Bennett was Central Scouting's top-ranked skater in its midterm and final rankings (Kenneth Armstrong, CP)
The last anyone checked, hockey players still power their way around the ice with their legs, not their upper bodies.
As you might have heard, Sam Bennett, who is NHL Central Scouting Service's top-ranked North American prospect for the upcoming draft, could not perform a single pull-up during last Saturday's NHL combine in Mississauga. The pull-up was a new element of the fitness testing. The Windsor Spitfires' Joshua Ho-Sang was the leader with 13; four others players did a dozen.
Does it matter, though? Anecdotal evidence would suggest it probably does not.
Three seasons ago, for instance, current Florida Panthers bright young hope Jonathan Huberdeau could only perform a 150-lb. bench press twice at the combine. The then-Saint John Sea Dogs star, after being chosen No. 3 overall by the Florida Panthers, made the NHL club out of training camp but had to return to junior when a contract couldn't be finalized before the start of the season. Once circumstances beyond his control were cleared, he was in the NHL. Similarly, the No. 1 overall choice that season, Ryan Nugent-Hopkins, also struggled with the bench press. Conversely, one player at the combine who earned his "workout warrior" badge was a Shawinigan Cataractes forward named Maximilien Le Sieur, who wasn't drafted and is now playing Canadian university hockey for the McGill Redmen.
One should keep sight of the fact there is a wide variance in the physical maturity of the 100-plus players the NHL brings to the combine to interview, one by one, with teams and have their fitness levels tested. It doesn't take Malcolm Gladwell to know, at this stage of their careers, there is still a diffference between a 'late birthday kid' (a prospect who turned 18 between Sept. 16 and Dec. 31, 2013), someone with an early birthday and someone who is still 17 years old.
Bennett, who is listed at 6-foot and 181 pounds, will not reach voting age until June 20. The players who did the most pull-ups on Saturday, by and large, have a few months on him:
|Pullups, 2014 NHL combine|
|Chase De Leo||11||18.7|
There are exceptions. Peters happens to be 6-foot-4 and 205 pounds. Milano played in the U.S. national team development program, which allocates a lot more time to off-ice weight training than a Canadian major junior team.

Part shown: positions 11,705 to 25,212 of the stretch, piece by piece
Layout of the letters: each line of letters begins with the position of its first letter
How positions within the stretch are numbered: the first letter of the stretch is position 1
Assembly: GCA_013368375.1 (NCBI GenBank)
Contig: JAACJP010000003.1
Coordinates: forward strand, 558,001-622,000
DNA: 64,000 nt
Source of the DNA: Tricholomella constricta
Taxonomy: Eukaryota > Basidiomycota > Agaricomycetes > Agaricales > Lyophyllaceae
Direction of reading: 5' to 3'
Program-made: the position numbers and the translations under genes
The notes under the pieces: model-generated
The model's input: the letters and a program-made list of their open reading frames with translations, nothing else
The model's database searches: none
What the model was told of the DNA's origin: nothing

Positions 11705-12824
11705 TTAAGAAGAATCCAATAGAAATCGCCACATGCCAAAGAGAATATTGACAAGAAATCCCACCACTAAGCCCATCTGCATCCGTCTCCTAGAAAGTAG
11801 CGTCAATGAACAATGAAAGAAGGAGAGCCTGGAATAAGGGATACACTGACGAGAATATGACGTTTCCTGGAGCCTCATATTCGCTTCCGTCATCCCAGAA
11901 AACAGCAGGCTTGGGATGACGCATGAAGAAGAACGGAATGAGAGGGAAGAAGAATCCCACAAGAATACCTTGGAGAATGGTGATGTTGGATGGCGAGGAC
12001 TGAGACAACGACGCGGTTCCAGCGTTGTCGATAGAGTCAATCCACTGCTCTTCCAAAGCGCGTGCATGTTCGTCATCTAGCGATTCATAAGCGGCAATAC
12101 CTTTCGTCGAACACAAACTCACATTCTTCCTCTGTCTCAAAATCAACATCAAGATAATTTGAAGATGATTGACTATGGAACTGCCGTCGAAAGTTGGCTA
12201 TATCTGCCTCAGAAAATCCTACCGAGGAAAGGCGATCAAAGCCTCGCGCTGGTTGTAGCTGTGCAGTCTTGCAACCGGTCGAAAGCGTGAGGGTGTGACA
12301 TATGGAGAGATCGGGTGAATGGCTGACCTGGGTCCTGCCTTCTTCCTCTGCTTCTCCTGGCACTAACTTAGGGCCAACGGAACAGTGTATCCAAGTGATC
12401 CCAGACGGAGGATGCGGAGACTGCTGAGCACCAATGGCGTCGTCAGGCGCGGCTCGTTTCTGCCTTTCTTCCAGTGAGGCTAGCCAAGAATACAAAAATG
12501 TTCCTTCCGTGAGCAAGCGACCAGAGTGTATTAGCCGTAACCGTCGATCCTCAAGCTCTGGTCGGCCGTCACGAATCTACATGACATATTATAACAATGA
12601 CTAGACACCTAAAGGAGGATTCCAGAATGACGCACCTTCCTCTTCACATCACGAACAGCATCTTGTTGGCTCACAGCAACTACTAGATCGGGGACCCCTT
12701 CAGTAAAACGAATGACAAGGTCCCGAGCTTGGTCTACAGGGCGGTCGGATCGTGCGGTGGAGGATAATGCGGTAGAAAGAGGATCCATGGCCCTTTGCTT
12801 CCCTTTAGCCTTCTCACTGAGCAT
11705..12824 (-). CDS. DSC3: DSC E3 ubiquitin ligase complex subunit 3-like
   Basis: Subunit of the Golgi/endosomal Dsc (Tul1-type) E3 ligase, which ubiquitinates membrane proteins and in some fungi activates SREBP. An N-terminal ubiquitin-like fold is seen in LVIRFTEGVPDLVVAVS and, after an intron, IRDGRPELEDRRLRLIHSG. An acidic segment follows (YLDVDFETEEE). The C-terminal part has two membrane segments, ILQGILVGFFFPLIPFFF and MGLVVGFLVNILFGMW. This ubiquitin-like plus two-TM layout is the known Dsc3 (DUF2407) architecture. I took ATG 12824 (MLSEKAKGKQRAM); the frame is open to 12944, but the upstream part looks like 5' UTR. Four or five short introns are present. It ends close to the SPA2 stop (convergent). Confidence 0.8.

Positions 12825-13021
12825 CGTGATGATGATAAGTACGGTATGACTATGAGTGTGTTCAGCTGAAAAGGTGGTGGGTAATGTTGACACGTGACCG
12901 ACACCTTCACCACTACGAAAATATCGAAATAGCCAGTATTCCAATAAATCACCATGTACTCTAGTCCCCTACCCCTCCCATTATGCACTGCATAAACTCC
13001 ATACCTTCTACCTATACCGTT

A similar theme runs through the leaderboard when it comes to who proved to be the strongest, pound for pound, on the bench press. Julien Pelletier, a 5-foot-11, 177-pound forward from a Cape Breton Screaming Eagles team whose season finished in late March, was a glorious exception to the rule. So-called 'older 18-year-olds,' including some from teams whose seasons didn't extend well into the spring, fared very well. Dvorak's performance also rates a footnote, since he missed all but the Memorial Cup tournament while rehabbing after knee surgery in October.
|Bench press (lb/lb body weight)|
Point being, Bennett's goose egg on the pull-up bar should not set off a red flag, especially considering that he played hurt with a groin pull toward the end of his season with the OHL's Kingston Frontenacs. Conditioning and strength are a bigger part of the NHL than ever before, but that doesn't mean a player has to be fully mature physical at his first training camp or else. The greatest centre of all time, Wayne Gretzky, was a skinny guy. Mario Lemieux was almost 19 years old at his first Pittsburgh Penguins training camp and couldn't do one bench press. Plus there are those aforementioned contemporary examples such as Huberdeau and Nugent-Hopkins. Another slightly built who might have struggled at pull-ups when he was 18, Patrick Kane, seems to have held up fairly well in the NHL.
A certain absurdity courses through the NHL combine. It works, mostly, though, since it is a one-stop shop for both NHL teams' scouting staffs and for media partners during a slow time in 28 of 30 markets in the league. Sam Bennett no doubt has a long summer in the gym ahead, but he shouldn't sweat one test that ultimately doesn't mean a lot.
Neate Sager is a writer for Yahoo! Canada Sports. Follow him on Twitter @neatebuzzthenet.
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